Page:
Damsels' Garden and the Alcove Garden.
Pool with Fish, Pond Garden
Pond Garden from Gallery
Alcázar from Damsels' Garden
Hedges, Damsels' Garden
Fence Between Damsels' Garden and Alcove Garden
Charles V Pavilion, Alcove Garden
On the other side of the Grotto Gallery are additional gardens which are heavier on plants
and trees and lighter on man-made structures.
The Lion Bower, Alcove Garden
Philip at Lion Bower, Alcove Garden
Fountain, Marquis' Garden of Retreat
Peacock, Poets' Garden
Monte Parnaso, The Cross Garden
Having had enough of the Water Gardens of Dorne, we headed back through the Gothic Palace
toward the exit into the Plaza del Triunfo.
Bob and Philip and Giralda
We returned to our hotel and rested for a while, wrung out from the exertion and the heat of the
day. Eventually we decided to get up and explore a little more, as this was our only full day
in Seville. Our hotel was not far from a bridge over the Guadalquivir called the Puente de Isabel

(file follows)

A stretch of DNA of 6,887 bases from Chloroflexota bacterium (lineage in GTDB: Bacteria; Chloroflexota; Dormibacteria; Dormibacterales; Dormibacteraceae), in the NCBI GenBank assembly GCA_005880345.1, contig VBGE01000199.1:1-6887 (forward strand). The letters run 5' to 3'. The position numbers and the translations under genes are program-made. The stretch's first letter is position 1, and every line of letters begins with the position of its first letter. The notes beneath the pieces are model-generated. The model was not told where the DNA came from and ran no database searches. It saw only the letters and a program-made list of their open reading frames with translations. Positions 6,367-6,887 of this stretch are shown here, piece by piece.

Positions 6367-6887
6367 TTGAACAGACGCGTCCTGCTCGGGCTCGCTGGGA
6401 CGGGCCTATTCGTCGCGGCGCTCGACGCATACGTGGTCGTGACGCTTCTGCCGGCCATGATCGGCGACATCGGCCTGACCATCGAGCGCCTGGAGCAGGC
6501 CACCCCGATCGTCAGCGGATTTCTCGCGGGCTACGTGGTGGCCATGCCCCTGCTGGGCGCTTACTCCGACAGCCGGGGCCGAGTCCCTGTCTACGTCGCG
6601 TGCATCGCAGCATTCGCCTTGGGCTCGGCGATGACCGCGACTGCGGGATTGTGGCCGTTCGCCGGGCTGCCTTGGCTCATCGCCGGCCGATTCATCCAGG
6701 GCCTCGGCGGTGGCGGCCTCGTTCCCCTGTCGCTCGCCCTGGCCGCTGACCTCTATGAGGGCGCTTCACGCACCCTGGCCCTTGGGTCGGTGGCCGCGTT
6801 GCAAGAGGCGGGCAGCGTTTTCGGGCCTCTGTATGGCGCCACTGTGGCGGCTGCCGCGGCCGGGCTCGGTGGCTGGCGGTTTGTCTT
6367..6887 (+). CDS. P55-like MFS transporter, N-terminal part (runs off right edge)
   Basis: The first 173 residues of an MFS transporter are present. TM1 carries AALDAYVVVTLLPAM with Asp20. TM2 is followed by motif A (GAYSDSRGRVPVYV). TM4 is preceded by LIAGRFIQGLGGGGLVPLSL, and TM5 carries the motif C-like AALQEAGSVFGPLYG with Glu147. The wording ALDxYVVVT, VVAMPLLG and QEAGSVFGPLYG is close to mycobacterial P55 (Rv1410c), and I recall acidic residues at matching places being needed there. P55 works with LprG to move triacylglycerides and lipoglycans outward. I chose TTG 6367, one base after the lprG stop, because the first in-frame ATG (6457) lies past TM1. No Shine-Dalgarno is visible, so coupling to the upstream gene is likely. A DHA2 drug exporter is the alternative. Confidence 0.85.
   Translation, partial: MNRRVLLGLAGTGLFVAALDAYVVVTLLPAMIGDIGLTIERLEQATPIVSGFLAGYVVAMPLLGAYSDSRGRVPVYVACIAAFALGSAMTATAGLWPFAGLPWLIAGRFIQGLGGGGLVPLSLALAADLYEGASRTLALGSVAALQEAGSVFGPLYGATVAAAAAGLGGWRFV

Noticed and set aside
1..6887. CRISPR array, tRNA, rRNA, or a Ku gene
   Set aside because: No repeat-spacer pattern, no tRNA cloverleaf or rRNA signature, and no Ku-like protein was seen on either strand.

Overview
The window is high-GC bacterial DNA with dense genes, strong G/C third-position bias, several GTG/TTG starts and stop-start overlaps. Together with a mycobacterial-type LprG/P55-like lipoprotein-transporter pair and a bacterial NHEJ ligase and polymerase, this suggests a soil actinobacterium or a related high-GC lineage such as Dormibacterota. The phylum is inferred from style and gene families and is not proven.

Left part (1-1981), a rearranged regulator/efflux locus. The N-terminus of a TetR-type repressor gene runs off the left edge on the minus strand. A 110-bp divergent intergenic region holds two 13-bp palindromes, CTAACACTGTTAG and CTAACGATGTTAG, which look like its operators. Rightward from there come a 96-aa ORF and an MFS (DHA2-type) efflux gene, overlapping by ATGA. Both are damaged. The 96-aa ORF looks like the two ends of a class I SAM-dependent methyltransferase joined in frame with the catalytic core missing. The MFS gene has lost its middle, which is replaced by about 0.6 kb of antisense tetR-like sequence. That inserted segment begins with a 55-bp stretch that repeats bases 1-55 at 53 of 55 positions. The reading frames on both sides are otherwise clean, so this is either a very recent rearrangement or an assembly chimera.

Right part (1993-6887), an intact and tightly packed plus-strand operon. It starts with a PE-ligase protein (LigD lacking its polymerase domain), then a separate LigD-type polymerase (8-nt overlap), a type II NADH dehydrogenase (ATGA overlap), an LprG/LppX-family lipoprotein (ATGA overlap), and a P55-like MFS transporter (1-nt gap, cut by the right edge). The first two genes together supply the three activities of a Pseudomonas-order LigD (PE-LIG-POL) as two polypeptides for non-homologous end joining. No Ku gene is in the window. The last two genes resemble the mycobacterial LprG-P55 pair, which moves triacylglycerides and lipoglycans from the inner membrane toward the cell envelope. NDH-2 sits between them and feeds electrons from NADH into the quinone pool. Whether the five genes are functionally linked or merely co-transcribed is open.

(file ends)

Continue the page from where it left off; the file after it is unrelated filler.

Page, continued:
II. This bridge leads to a neighborhood called the Triana, which we explored for a little while.
Golden Tower (Torre del Oro) from Puente de Isabel II
Capilla Virgen del Carmen
Arte de Flamenco Monument, Triana
Cathedral from Across River
It didn't take us long to get tired again, so we returned to the hotel side of the river and found
dinner. We returned to the hotel and packed for departure (we'd had a lot of practice at this of
late). But there was one more thing we wanted to do in Seville before leaving, which we planned on
doing the following morning: a close-up examination of a peculiar Seville structure called the